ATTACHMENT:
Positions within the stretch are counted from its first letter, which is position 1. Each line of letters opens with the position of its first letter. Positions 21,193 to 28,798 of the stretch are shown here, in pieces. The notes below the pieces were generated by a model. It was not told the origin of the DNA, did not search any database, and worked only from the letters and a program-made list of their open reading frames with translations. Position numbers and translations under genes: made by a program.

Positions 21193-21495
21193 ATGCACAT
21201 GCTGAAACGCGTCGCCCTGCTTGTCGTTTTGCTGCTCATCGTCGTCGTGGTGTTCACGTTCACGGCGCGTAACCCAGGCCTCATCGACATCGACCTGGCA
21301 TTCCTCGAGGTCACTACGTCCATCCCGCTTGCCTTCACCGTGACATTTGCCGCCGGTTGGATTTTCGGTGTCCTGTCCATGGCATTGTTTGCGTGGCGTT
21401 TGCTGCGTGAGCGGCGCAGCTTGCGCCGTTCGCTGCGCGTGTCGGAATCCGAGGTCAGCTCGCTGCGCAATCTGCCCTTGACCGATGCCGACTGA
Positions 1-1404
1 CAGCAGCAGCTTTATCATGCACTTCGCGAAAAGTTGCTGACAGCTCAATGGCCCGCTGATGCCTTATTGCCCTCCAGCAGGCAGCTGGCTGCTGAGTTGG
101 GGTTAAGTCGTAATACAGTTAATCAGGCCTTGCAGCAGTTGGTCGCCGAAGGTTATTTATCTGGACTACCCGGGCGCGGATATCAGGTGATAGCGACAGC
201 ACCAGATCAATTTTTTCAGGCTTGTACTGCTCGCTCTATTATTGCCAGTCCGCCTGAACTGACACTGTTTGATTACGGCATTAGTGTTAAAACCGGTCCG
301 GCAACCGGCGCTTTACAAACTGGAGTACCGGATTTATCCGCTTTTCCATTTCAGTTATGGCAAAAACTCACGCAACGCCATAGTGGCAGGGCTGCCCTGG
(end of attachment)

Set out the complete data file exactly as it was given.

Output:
Positions within the stretch are counted from its first letter, which is position 1. Each line of letters opens with the position of its first letter. Positions 21,193 to 28,798 of the stretch are shown here, in pieces. The notes below the pieces were generated by a model. It was not told the origin of the DNA, did not search any database, and worked only from the letters and a program-made list of their open reading frames with translations. Position numbers and translations under genes: made by a program.

Positions 21193-21495
21193 ATGCACAT
21201 GCTGAAACGCGTCGCCCTGCTTGTCGTTTTGCTGCTCATCGTCGTCGTGGTGTTCACGTTCACGGCGCGTAACCCAGGCCTCATCGACATCGACCTGGCA
21301 TTCCTCGAGGTCACTACGTCCATCCCGCTTGCCTTCACCGTGACATTTGCCGCCGGTTGGATTTTCGGTGTCCTGTCCATGGCATTGTTTGCGTGGCGTT
21401 TGCTGCGTGAGCGGCGCAGCTTGCGCCGTTCGCTGCGCGTGTCGGAATCCGAGGTCAGCTCGCTGCGCAATCTGCCCTTGACCGATGCCGACTGA
Positions 1-1404
1 CAGCAGCAGCTTTATCATGCACTTCGCGAAAAGTTGCTGACAGCTCAATGGCCCGCTGATGCCTTATTGCCCTCCAGCAGGCAGCTGGCTGCTGAGTTGG
101 GGTTAAGTCGTAATACAGTTAATCAGGCCTTGCAGCAGTTGGTCGCCGAAGGTTATTTATCTGGACTACCCGGGCGCGGATATCAGGTGATAGCGACAGC
201 ACCAGATCAATTTTTTCAGGCTTGTACTGCTCGCTCTATTATTGCCAGTCCGCCTGAACTGACACTGTTTGATTACGGCATTAGTGTTAAAACCGGTCCG
301 GCAACCGGCGCTTTACAAACTGGAGTACCGGATTTATCCGCTTTTCCATTTCAGTTATGGCAAAAACTCACGCAACGCCATAGTGGCAGGGCTGCCCTGG